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on 26 June 2011
The Horse Soldiers represents the 11th outing of John Ford and John Wayne. Having created the seminal Westerns Stagecoach, buy the Criterion Blu Ray it's wonderful, and The Searchers some of the other collaborations are a little below par, unsurprising when we have the aforementioned films as benchmarks!
The Horse Soldiers sits comfortably in the upper bracket without ever really reaching the heights of it's predecessors to call it an out and out classic. The story is fast paced and laced with a good dose of underlying humour, most through Constance Towers (slightly miss cast in the role IMO), " Care for some more leg or breast? as she leans over the table with the lowest cut top. Wayne replies "No thank you mam, I've had quite enough". It's a solid Wayne Western.
Onto the Blu ray itself: The colours are vibrant but unfortunately that is where the Blu ray transfer seems to stop. The picture quality is no better than the DVD with the exception of 40% of the close-up scenes which suddenly burst into life and looks great. It is a travesty given the importance of these films and how good transfers can be. If you compare this to How the West was Won, another Ford and Wayne collaboration, albeit John Wayne is only in it for a few minutes, you will see the difference. The Cinerama version of How the West was Won is truly breathtaking and a wonderful transfer. The Horse Soldier alas has been give a cheap update; the film deserves better.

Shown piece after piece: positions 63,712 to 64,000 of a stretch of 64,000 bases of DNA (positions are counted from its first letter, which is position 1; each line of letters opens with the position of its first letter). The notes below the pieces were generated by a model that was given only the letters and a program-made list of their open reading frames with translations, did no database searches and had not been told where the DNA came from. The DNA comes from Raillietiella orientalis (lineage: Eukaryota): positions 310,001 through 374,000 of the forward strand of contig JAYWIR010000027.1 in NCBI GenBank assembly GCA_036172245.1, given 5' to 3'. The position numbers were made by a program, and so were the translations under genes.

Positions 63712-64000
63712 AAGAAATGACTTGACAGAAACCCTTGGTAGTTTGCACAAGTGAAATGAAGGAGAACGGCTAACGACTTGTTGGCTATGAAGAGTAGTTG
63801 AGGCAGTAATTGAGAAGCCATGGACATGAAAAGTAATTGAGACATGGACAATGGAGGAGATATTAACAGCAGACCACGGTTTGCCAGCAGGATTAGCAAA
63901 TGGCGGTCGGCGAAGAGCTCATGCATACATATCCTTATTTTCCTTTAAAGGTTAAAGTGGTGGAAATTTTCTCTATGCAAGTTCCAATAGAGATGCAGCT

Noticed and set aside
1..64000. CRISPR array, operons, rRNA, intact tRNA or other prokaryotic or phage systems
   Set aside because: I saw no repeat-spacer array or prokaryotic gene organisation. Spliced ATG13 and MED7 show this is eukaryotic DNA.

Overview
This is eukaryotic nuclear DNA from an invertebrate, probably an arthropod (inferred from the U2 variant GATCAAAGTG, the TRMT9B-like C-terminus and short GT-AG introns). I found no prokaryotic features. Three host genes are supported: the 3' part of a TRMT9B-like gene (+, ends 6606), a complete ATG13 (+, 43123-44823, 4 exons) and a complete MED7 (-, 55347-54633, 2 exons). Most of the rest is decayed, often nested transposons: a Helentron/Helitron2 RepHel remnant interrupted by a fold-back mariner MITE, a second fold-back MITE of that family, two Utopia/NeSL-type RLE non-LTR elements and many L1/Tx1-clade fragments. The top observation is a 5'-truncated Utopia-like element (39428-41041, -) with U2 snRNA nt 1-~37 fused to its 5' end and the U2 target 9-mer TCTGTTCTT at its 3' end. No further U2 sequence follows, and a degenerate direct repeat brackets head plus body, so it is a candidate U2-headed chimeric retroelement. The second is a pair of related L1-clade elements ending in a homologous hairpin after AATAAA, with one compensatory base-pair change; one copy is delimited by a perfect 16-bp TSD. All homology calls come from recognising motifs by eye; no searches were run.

Having said all of the above this version is the best currently available so it's better than not having it at all. We can only hope that maybe a special edition, similar to The Comanchero's digibook a must buy!, may be released in the future. If you can look past the average quality mixed with nice hi def scenes its' an enjoyable film and one which deserves more credit out of the Ford/Wayne collaborations.
4 stars for the film, 3 stars for the transfer
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on 17 June 2007
It may sound hard to believe but this film starring the superb John Wayne and William Holden, directed by the legendary John Ford is SO boring and despite my being a big fan of all involved turned out to be one of the most boring films Ive ever seen. The characters were badly written and you never really got to learn anything about them, the direction was flat and as for the female lead....well she was atrocious. The saving grace was a few brief scenes towards the end when an army of young cadets join the war, which was quite moving but apart from that its not a film Id care to sit through again.

Also, the picture quality is very grainy and obviously not in its original viewing format as the credits at the start are displayed with letters missing on both sides making you wonder how much effort has been put into this release.....